With a single dose of the new opioid Ieraplastin you could potentially help people with ALS, according to a study published in the American Journal of Cardiology.
Ierapherepheroin is the first opioid to be approved by the Food and Drug Administration (FDA) for the treatment of ALS, which is a degenerative disease of the central nervous system.
Ieripropylin is a type of opioid that is used to treat other chronic pain conditions.
“Our study found that patients with primary progressive ALS who received an intravenous infusion of Ierapeptheptol-8 and Ierapo-9 showed significantly better neurological outcome compared to those who received either placebo or an intra-abdominal infusion of placebo,” Dr. Raghuram Kulkarni, co-author of the study, said in a statement.
“This is very encouraging news, as we have seen many other studies showing that opioid therapy may be effective in the treatment and even prevention of ALS.
We believe that we can now demonstrate that intravenous injection of these compounds, particularly when combined with other opioids, may offer a potential new approach to this disease.”
The study was done in mice that were genetically engineered to be resistant to Ierpherepher-8, and used two different strains of mice.
One strain of mice received the intravenous dose of IERapherempher-9, while the other one received placebo.
The researchers found that when given Ierppherephere-9 combined with the placebo, mice with primary ALS were less likely to develop signs of progression to ALS than mice that received placebo alone.
They also found that Ierapiapherepthepsin, an opioid-like substance, significantly inhibited the development of symptoms of ALS in these mice.
The study found similar results when they tested the mice in a different group of mice that had not been genetically engineered with the resistance to IERPherephepsine, but were genetically resistant to the two other types of opioids.
The team says that the findings could have implications for the development and clinical application of a drug for treating ALS, and could help explain why some people with the disease have had difficulty recovering from other treatments for ALS.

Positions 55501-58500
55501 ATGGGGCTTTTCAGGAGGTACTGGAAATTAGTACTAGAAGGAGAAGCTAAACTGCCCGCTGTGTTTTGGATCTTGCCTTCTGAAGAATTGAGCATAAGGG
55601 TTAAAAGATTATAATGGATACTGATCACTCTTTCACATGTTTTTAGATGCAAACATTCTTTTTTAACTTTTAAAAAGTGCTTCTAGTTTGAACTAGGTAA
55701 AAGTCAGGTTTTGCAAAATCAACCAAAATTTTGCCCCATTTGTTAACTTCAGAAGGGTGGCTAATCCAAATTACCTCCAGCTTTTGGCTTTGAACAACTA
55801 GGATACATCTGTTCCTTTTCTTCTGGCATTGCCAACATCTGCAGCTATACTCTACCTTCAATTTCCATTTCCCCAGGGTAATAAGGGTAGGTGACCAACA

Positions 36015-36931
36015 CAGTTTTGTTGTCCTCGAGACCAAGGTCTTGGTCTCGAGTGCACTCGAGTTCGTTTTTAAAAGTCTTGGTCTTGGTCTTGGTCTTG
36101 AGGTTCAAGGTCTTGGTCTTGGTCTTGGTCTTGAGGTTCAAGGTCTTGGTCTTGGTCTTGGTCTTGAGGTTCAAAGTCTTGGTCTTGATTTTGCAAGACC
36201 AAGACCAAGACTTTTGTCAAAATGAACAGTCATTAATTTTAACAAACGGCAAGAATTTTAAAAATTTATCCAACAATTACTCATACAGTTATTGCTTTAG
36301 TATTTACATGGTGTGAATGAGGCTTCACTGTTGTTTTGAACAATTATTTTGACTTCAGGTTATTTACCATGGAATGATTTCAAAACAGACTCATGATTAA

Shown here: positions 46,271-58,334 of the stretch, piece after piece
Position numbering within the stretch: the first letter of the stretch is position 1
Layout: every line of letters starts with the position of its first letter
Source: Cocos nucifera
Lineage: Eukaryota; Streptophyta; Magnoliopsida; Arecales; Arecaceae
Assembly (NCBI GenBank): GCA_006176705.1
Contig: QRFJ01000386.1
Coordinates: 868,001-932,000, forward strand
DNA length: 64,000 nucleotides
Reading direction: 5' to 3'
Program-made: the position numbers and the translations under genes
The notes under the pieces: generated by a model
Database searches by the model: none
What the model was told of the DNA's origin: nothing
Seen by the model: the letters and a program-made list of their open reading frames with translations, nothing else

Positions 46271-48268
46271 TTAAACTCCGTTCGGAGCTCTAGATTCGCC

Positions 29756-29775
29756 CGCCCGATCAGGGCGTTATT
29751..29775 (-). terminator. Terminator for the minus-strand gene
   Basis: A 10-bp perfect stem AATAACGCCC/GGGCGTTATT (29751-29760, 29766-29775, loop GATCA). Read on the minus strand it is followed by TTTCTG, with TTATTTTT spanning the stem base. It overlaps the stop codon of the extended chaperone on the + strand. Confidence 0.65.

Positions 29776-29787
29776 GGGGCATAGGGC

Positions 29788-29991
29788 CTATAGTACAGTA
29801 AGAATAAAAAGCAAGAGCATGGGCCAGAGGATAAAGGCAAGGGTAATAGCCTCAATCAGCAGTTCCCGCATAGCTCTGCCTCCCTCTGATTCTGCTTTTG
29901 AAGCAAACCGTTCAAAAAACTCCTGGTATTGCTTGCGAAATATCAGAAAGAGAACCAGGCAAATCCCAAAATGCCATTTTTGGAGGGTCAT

This is a very important development, said Dr. Daniel Gavrilovich, senior author of the paper, in a press release.
“The results are very promising, as these mice are not only genetically engineered and have been engineered to develop resistance to the opioid receptor antagonists IerPhereppherepsin and IERipropherpsin,” he said.
“But also the researchers have shown that the combination of the two compounds is able to significantly attenuate neurodegenerative disease-related changes, which we hope to be able to translate into a drug that could be more effective for treating these patients.”
While these results could provide hope for patients who have had ALS, it’s also important to note that these mice were also given a different type of drug known as arginine oxidase inhibitor, or ALXI-6, which has also been shown to be effective against the development or progression of ALS-like symptoms in mice.
Dr. Kulkhan said that ALXIs were developed in the early 1980s, and are currently the only effective treatment for patients with the progressive neurodegender disease.
However, studies have shown they are not as effective as the more common NMDA antagonists.
“This is important to realize that ALOXIs, because of their high potency, are not well tolerated by most people,” Dr Kulkavir said.
The authors of the ALXi-6 study are also the authors of a paper published in 2016 that showed the efficacy of a new anti-inflammatory drug, amantadine, in the clinical trial of patients with amyotrophic lateral sclerosis (ALS).
This study was published in PLOS One.
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